s

340 meters per second

Trust only movement. Life happens at the level of events, not of words. Trust movement.

&mdash Alfred Adler (1870-1937)

Saturday, August 13, 2005

Mortician, priest or taxidermist?


The Final Cut is a cerebral thriller starring Robin Williams as a 'cutter.' In the near-future world posited by writer-director Omar Naïm (channelling Phil Dick), we've created something called the "Zoe Implant," a cybernetic device which records our life as we perceive it. Working in real time, the headware stores the visual and auditory portion of our stimuli 24-7 so that when we die a cutter can extract the memories, edit and arrange them using a device nicknamed "the guillotine," so that the finished product can be shown at one's funeral/wake.

With a small cast rounded out by Mira Sorvino, James Caviezel and Mimi Kuzyk (Of "Blue Murder" fame), this movie focusses on details and small, nuanced moments. With an intriguing concept and room to maneuver, The Final Cut had great potential. Unfortunately, uneven execution and uninspired performances from the primaries squanders some of that potential.

Robin Williams' recent spate of dramatic roles (Insomnia, One Hour Photo, Jakob the Liar) has provided some memorable performances but also, it seems, a template: slightly withdrawn, socially awkward, calculating, brittle, anonymous--in other words, the opposite of everything we've come to expect from Williams. While this worked wonderfully in Insomnia, it's getting to be a tad repetitive and I would've liked him to dig a little deeper for The Final Cut.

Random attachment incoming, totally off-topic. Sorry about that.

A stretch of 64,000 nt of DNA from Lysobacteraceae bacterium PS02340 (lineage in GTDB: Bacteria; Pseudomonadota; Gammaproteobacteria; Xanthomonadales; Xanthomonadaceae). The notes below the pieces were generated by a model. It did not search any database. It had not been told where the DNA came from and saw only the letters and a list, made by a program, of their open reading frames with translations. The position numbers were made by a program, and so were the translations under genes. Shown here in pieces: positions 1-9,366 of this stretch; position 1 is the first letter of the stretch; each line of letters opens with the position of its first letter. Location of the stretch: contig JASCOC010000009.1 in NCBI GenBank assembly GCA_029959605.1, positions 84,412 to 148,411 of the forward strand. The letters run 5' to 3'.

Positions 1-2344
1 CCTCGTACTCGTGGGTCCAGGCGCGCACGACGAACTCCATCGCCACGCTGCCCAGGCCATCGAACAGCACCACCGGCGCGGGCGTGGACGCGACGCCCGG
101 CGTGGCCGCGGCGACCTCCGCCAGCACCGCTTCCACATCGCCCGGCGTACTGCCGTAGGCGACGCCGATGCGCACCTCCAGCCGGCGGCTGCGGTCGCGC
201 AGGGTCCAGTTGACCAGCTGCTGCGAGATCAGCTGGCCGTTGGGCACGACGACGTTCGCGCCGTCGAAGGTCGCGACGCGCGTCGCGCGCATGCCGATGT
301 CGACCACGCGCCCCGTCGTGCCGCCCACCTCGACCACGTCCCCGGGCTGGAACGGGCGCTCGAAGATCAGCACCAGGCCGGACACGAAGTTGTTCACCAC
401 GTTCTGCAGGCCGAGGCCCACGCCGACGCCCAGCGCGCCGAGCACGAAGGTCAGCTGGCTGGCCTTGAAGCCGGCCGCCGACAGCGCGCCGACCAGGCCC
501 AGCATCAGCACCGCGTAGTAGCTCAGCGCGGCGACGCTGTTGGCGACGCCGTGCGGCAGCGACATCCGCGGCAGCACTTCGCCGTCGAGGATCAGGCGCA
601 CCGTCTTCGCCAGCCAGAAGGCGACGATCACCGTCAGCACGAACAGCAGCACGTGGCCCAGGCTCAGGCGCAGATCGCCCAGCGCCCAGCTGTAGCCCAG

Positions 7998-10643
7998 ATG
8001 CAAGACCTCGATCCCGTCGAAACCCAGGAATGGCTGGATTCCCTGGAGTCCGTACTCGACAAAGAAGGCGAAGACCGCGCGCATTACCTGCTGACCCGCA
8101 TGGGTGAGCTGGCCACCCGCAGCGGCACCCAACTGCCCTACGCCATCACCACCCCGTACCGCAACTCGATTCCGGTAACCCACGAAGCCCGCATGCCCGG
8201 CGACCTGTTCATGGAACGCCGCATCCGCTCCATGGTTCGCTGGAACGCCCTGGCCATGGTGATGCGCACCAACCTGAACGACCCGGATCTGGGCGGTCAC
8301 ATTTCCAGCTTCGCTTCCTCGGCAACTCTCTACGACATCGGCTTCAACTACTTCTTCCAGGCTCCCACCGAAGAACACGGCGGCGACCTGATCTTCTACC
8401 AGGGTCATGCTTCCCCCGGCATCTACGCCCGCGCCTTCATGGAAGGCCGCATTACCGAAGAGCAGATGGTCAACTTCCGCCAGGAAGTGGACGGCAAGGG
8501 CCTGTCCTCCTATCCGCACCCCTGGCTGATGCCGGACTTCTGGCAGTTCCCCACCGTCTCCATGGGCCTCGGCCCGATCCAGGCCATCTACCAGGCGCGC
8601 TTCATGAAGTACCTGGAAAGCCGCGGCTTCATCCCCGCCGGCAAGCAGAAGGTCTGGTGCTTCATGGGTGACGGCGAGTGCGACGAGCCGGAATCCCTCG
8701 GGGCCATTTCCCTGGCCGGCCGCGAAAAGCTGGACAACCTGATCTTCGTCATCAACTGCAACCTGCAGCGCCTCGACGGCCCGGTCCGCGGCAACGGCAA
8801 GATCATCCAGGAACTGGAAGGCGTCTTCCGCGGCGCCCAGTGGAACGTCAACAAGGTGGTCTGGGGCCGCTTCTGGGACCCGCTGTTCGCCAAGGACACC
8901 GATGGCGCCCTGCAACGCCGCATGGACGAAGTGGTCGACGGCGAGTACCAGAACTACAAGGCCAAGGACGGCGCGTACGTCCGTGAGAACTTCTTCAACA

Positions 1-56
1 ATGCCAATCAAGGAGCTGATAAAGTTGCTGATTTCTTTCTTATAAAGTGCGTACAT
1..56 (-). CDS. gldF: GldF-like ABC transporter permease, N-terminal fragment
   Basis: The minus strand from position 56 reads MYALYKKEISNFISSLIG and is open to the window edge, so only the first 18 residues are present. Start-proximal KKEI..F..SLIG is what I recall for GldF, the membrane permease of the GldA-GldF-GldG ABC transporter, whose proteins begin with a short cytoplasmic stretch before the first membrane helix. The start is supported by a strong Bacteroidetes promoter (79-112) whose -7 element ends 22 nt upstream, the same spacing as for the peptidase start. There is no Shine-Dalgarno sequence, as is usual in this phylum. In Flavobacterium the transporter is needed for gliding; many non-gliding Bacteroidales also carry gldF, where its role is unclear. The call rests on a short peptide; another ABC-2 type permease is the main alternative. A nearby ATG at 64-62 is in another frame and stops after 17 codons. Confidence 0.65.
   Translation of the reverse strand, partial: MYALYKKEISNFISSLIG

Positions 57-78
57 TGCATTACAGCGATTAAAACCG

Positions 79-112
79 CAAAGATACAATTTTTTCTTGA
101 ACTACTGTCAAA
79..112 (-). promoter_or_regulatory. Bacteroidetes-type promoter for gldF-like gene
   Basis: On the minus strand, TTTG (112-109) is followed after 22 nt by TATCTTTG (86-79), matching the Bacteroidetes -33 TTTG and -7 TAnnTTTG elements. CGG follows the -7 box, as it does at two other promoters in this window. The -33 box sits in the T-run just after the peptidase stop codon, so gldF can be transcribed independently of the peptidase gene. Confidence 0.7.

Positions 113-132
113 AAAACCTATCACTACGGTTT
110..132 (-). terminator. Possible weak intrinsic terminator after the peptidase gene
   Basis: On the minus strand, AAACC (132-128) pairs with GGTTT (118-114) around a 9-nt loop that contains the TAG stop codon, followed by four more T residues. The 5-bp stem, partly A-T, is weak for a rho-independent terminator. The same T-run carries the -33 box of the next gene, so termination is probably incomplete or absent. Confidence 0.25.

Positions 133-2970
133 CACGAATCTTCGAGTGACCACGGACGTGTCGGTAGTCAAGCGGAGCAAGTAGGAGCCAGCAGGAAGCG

While I missed that big movie Caviezel starred in a while back, I liked him well enough in The Count of Monte Cristo and he turns in a decent performance as a conflicted antagonist with a past. Mira Sorvino isn't given a whole lot to work with but she acquits herself well, finessing her limited role into something more complex than I think Naïm envisioned. Mimi Kuzyk is sharp and crisp, delivering her lines with a particular relish; her character's professional veneer allows her to bite off snappy retorts while maintaining an air of cool detachment:

Alan Hakman (Williams): I need to speak to you alone.
Thelma (Kuzyk): Michael, why don't you go down to the store and buy some cigarettes?
Michael (Fletcher): We got eight packs already.
Thelma (Kuzyk): Well, bring them back then. We don't need so many.

Although the premise for the movie is fascinating, it gets a bit muddled during the execution, with a polluted little love story unevenly stitched in and a cutter culture hinted at but never fully explored. For the record, I'm not necessarily opposed to romantic subplots and even in The Final Cut, the relationship between Sorvino and Williams' characters had potential--it was just badly played out.

I'd recommend he movie for its gorgeous cinematography and fascinating premise, but don't get your hopes up too high.

1 Comments:

  • At 10:56 AM, Anonymous Anonymous said…

    Check out "They Came Back (Les Revenants)". Would love to hear your & M's (hehe) musings on a cerebral, slow paced & intricately detailed philosophical take on the recentely revitalized zombie film genre. Wonderful to see the world "aphasia" used without further clarification.

    Sadly, no gut-munching, though, which narrows potential distribution rather alot.

     

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